Master Thesis defense by Peter Andresen

Title: Observing The Universe Using The Antarctic Ice Sheet - Classifying And Reconstructing Neutrinos In Real Data From The IceCube Neutrino Observatory Using Graph Neural Networks


The IceCube Neutrino Observatory (IceCube) uses a cubic kilometre of the Antarctic ice sheet to detect neutrinos. The IceCube neutrino oscillation measurements and potential contributions to multimessenger astronomy heavily depends on accurate and fast classification and reconstruction of neutrinos in real data. GraphNeT, a Graph Neural Network (GNN) open-source Python framework founded at the Niels Bohr Institute, has been shown to improve both classification and reconstruction of low-energy simulated neutrinos, while speeding the process up by orders of magnitude.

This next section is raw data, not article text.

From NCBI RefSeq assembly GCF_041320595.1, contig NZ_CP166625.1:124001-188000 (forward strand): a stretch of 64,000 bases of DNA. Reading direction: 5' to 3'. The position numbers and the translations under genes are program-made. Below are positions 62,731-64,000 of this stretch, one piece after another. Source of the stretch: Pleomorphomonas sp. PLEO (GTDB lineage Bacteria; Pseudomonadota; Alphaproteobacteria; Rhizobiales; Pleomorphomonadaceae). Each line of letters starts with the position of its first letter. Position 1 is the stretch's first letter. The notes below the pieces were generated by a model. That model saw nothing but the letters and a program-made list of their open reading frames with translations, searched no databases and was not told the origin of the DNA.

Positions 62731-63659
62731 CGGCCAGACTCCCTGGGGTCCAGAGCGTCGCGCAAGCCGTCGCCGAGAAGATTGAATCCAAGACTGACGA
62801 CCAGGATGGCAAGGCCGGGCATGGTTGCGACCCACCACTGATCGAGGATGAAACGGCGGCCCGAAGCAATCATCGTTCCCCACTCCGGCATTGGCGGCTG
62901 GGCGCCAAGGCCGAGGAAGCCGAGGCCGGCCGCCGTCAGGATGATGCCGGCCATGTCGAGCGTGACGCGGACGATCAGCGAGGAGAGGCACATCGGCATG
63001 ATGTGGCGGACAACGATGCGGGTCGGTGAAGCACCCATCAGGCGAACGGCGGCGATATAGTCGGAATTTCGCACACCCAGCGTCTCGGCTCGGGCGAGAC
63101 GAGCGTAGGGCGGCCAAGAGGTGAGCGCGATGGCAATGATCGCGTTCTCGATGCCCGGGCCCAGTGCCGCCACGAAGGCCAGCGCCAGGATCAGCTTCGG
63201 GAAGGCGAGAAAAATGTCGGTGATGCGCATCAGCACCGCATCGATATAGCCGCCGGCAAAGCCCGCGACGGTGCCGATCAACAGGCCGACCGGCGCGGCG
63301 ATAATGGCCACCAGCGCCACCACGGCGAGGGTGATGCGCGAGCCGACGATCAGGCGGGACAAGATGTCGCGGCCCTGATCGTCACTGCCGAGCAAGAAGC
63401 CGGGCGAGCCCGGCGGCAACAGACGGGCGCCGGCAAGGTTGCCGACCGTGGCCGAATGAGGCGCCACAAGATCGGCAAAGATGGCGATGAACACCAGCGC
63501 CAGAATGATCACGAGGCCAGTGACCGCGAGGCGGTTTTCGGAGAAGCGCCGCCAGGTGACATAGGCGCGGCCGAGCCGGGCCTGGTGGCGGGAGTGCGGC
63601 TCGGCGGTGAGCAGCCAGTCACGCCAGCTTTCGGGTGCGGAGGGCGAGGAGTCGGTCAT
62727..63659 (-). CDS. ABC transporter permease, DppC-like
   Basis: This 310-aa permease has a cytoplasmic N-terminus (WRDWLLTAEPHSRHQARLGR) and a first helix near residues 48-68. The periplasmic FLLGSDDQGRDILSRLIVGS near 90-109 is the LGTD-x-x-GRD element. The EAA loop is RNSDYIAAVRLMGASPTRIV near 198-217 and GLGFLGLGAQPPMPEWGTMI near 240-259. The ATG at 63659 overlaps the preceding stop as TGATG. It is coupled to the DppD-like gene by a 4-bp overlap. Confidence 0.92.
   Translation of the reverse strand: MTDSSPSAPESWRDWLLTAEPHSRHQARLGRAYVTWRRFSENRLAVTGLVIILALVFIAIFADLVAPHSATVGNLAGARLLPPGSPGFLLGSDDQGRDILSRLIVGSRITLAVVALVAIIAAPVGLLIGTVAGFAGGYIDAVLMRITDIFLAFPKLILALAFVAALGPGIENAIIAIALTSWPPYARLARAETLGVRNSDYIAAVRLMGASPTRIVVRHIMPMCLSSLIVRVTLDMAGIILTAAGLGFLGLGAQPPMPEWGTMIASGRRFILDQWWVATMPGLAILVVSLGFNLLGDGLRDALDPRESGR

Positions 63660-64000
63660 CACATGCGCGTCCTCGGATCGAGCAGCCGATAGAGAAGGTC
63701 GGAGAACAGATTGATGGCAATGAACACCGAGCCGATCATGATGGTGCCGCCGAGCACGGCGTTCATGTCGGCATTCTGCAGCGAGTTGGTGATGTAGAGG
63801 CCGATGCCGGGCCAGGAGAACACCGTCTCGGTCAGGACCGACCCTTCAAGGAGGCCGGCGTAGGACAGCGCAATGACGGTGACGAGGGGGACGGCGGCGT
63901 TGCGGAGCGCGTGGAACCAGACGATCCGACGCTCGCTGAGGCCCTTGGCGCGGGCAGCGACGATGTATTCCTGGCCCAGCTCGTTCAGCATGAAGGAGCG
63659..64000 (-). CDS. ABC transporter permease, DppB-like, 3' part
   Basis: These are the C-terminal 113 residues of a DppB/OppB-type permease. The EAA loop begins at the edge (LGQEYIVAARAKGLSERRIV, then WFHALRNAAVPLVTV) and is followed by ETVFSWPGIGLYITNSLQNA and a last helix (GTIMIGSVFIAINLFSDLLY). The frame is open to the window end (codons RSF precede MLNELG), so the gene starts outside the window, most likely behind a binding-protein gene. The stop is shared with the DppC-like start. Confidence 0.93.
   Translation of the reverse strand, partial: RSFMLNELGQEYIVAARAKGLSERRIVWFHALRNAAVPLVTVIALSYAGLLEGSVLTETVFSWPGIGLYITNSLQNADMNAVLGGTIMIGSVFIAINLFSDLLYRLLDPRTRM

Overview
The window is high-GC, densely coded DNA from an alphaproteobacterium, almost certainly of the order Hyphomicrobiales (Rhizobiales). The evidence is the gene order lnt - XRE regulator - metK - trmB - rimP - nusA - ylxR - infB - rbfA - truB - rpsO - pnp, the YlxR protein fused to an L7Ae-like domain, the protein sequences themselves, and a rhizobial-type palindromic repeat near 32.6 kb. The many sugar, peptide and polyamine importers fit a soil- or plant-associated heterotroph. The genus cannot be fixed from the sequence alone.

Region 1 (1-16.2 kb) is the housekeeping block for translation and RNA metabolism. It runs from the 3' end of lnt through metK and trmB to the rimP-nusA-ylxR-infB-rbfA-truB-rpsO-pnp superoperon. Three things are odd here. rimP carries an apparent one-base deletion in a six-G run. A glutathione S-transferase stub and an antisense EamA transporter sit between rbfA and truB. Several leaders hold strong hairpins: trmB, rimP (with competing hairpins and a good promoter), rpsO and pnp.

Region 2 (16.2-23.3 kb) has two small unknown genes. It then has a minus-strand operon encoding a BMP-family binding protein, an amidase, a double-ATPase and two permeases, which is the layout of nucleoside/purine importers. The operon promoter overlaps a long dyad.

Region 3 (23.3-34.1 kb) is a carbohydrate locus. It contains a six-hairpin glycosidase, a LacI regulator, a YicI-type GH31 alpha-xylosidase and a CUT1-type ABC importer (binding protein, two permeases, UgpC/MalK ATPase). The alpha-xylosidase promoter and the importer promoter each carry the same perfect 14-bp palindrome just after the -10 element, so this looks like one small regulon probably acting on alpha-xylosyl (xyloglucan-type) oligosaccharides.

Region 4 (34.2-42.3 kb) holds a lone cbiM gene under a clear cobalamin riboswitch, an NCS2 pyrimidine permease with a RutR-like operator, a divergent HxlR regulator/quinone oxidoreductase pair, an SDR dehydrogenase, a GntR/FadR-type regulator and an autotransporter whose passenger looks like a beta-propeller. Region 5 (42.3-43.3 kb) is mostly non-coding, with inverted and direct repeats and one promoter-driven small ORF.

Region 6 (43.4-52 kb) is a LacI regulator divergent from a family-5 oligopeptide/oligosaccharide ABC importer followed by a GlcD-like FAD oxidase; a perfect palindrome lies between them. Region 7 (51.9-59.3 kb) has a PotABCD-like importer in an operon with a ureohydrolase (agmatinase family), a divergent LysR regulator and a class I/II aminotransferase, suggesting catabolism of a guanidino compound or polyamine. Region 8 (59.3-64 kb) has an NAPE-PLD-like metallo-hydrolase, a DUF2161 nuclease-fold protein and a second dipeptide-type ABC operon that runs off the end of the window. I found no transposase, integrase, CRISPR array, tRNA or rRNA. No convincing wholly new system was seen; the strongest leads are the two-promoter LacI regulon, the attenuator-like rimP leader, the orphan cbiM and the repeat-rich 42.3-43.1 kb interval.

This work shows that the method works in actual data as well. The first large neutrino sample is classified using a GNN from "raw" lvl 2 data and compared to a Monte Carlo neutrino selection across a range of reconstructed and calculated variables. The comparison indicates that the sample has a high neutrino purity. The amount of neutrinos in the cleanGNNselection is compared to that of existing methods in the IceCube Oscillation work group using simulated data, suggesting that the GNN method can generate a 50-70% larger sample at a similar purity. Implementing the GNN in IceCube and increasing the neutrino rate would improve existing analyses and potentially open up the possibility of creating early warnings for electromagnetic telescopes using low-energy neutrinos. This work also contributes to a benchmark study trying to improve the GNN performance for high energy track neutrinos. No significant improvements were obtained.